The twentieth century has left behind a painful and complicated legacy of massive trauma, monstrous crimes, radical social engineering, or collective/individual guilt syndromes that were often the premises for and the specters haunting the process of democratization in the various societies that emerged out of these profoundly de-structuring contexts. The present manuscript is a state of the art reassessment and analysis of how the interplay between memory, history, and justice generates insight that is multifariously relevant for comprehending the present and future of democracy without becoming limited to a Europe-centric framework of understanding. The manuscript is structured on three complementary and interconnected trajectories: the public use of history, politics of memory, and transitional justice. Key words 1. Europe, Eastern—Politics and government—1989– 2. Collective memory—Europe,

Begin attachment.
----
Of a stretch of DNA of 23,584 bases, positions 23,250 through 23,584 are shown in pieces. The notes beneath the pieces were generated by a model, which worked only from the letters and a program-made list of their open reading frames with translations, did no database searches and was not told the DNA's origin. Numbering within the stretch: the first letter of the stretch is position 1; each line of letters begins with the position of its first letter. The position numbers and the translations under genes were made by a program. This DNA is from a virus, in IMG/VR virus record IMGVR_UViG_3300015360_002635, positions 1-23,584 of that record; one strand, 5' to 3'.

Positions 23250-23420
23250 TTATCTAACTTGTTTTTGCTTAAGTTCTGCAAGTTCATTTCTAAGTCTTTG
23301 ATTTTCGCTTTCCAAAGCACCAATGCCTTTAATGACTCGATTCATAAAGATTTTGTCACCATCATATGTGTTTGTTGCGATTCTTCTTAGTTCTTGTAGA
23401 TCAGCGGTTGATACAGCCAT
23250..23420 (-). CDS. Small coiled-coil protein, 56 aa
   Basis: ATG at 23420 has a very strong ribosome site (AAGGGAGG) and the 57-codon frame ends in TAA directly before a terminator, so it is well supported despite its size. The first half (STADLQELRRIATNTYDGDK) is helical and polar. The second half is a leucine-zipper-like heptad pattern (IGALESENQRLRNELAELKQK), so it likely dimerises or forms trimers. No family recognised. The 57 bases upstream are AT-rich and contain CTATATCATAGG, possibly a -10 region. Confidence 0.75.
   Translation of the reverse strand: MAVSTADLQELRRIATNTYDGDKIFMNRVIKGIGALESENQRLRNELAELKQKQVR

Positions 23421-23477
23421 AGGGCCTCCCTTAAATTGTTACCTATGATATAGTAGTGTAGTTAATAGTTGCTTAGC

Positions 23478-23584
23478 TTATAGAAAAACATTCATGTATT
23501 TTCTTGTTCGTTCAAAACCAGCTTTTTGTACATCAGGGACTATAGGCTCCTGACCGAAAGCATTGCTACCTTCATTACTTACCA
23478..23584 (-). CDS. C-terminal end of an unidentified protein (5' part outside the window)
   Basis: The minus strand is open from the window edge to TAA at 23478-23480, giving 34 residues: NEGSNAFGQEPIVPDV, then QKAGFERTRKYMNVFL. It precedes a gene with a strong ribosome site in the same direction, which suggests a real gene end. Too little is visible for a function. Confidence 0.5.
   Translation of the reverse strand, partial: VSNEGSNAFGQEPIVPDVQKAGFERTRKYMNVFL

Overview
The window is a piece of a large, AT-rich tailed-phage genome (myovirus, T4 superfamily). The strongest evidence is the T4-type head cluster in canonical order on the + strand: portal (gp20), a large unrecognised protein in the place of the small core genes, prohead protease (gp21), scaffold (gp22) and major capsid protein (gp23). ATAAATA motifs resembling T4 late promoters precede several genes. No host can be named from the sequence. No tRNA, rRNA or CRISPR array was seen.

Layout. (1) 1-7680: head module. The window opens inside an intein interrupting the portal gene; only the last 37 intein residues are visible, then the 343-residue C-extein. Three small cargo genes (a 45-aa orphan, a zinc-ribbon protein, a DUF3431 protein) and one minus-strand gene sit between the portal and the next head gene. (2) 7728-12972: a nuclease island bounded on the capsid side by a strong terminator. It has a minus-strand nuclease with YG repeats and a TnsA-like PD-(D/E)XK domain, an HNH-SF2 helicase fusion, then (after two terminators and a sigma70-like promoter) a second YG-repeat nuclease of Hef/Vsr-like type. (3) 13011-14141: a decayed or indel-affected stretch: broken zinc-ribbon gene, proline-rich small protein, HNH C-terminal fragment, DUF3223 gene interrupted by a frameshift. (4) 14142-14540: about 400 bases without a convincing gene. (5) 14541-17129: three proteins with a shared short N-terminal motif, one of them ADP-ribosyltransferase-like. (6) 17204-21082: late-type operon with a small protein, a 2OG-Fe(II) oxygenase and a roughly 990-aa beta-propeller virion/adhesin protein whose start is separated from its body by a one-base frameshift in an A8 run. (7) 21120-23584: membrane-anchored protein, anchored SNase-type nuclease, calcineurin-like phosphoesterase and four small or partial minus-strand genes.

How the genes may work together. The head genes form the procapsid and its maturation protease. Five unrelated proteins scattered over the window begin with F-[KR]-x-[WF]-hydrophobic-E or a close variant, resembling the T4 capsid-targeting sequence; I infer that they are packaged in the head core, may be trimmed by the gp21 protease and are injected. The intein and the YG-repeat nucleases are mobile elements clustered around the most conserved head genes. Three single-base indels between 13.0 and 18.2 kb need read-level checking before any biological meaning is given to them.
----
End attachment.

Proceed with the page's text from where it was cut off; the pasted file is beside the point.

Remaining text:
Eastern. 3. Memory—Political aspects—Europe, Eastern. 4. Democratization—
Social aspects—Europe, Eastern. 5. Europe, Eastern—Historiography—Social
aspects. 6. Europe, Eastern—Historiography—Political aspects. 7. Social justice—
Europe, Eastern. 8. Post-communism—Europe, Eastern. 9. Fascism—Social
aspects—Europe, Eastern. 10. Dictatorship—Social aspects—Europe, Eastern.